BBC meat documentary 'is best advert' for public to buy British

Following the broadcast of the programme, British farmers were keen to highlight that not all meat is produced in the same way
Following the broadcast of the programme, British farmers were keen to highlight that not all meat is produced in the same way

Farmers are promoting the sustainability of British produced meat following a BBC documentary which looked at the environmental issues stemming from US intensive beef systems.

The documentary, entitled ‘Meat: A Threat To Our Planet?’, aimed to raise awareness of the environmental issues associated with global food production.

Specifically, it looked at how the public can continue to eat meat without harming the planet.

The programme, which aired last night (25 November), focused on farming methods in the Americas, not those followed in the UK.



Presenter Liz Bonnin travelled through the meat capital of the US, Texas, and visited an intensive beef farm.

She also visited the pig-rearing regions of North Carolina and a cattle farm in the Amazon region of Brazil.



But despite the 'alarming and misleading' title, the National Beef Association (NBA) was quick to highlight that 'not all beef is the same'.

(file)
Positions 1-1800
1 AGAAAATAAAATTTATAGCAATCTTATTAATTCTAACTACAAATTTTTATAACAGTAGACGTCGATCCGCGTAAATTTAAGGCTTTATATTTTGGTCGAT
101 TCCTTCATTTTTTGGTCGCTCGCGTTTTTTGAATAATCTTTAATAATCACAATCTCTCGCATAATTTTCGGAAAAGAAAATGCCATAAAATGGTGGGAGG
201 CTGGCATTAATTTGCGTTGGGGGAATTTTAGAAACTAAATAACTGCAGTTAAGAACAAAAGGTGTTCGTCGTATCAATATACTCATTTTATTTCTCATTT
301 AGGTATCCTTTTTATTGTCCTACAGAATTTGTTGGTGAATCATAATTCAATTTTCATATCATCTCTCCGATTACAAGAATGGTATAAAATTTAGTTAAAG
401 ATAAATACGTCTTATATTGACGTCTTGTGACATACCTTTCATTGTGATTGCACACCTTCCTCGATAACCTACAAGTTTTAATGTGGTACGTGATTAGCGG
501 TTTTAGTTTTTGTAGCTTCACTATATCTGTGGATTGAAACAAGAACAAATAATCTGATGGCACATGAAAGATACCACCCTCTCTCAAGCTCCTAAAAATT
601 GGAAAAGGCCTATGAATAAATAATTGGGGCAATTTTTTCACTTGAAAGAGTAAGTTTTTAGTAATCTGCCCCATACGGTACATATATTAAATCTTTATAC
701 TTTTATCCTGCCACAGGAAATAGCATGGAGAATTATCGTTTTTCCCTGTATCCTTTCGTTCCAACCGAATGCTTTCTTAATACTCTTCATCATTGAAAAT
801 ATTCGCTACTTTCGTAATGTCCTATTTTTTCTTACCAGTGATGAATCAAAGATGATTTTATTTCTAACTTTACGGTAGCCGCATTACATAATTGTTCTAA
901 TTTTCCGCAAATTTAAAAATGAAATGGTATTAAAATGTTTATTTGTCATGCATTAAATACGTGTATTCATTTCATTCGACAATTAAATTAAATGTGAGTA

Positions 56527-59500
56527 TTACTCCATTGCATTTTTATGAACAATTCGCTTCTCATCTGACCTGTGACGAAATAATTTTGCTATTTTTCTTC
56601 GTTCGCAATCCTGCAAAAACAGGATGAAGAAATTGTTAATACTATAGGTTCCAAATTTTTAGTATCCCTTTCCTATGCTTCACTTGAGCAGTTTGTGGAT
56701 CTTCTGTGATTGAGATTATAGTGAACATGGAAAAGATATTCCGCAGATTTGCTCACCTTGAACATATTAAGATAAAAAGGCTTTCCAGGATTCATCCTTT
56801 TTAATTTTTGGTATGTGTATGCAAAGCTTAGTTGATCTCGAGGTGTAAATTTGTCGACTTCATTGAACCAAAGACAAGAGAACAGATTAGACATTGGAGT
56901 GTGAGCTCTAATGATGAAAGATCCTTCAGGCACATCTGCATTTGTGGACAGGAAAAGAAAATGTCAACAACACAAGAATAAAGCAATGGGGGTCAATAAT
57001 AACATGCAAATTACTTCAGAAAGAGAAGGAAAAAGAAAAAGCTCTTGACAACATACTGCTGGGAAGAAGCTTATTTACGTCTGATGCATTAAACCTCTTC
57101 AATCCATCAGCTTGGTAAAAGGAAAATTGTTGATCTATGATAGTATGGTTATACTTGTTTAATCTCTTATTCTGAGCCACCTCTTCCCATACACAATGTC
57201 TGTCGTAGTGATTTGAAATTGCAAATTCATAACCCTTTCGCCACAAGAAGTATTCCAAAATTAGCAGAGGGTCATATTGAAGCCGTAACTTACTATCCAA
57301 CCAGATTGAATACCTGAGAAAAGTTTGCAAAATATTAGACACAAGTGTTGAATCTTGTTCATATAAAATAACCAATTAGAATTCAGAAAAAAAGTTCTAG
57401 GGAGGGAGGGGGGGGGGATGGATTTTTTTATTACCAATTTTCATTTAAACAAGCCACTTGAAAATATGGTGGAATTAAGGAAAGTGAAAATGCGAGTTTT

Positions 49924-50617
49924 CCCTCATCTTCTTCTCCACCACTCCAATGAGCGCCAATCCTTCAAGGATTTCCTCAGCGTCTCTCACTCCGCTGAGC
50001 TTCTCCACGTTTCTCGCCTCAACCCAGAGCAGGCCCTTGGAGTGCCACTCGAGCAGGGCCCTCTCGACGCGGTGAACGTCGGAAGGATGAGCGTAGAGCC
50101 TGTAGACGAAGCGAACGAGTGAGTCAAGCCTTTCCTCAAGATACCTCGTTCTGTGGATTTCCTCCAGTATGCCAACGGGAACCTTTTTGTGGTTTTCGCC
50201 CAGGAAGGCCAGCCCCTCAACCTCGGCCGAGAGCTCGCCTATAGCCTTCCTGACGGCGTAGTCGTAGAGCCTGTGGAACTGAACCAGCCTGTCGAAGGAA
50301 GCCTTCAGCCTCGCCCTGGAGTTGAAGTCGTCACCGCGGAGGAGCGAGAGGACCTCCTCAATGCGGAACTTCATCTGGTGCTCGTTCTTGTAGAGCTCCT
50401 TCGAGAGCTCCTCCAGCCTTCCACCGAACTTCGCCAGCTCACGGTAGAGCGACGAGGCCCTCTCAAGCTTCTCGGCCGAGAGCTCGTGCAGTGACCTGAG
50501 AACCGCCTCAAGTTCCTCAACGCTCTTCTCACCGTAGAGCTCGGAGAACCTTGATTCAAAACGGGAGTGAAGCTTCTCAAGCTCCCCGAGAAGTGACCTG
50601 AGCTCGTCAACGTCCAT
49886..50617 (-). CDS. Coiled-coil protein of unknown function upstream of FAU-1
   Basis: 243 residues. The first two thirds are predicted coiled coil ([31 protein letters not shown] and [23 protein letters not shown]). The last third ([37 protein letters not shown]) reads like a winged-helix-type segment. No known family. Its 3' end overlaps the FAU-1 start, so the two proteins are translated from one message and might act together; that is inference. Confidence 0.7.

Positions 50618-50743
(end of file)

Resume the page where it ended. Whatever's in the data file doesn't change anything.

Indeed, figures show that the carbon footprint of UK beef is 35% lower than the global average.

UK agriculture also contributes only 10% to the country's emissions, while transport and energy supply make up over 50%.

Using these figures, the NBA highlighted that there is a 'difference' between British beef and beef produced in other countries.

To help reduce carbon emissions, the group said it is 'more effective' to buy local, sustainably produced and unprocessed foods, which includes British meat.

“Beef production systems across the globe are too often portrayed the same, which is far from the truth,” said Chris Mallon, NBA national director.

“The UK is one most of the most sustainable places in the world to produce red meat because 60% of the land that makes up our agricultural landscapes is unsuitable for planting crops.



“Grazing livestock converts the naturally occurring grass into high quality protein, enabling the world’s growing population to be fed sustainably.

“Grazing livestock also acts as a fertilizer for soils, which leads to higher levels of carbon sequestration, so actually acts as a carbon sink, something that is rarely remembered,” he said.

After programme, farmers and the general public took to social media to highlight the sustainability of British-produced meat and the importance of buying local.

Stuart Roberts, NFU's vice president, said the documentary was 'the best advert' for UK-produced meat and for the government to be aware of striking trade deals with countries with lower environmental standards.

The chief executive of the Rare Breeds Survival Trust, Christopher Price, reminded the public that the programme focused on American beef farming, not the UK.

Livestock farmer Will Case urged the public to buy sustainable British meat following the documentary.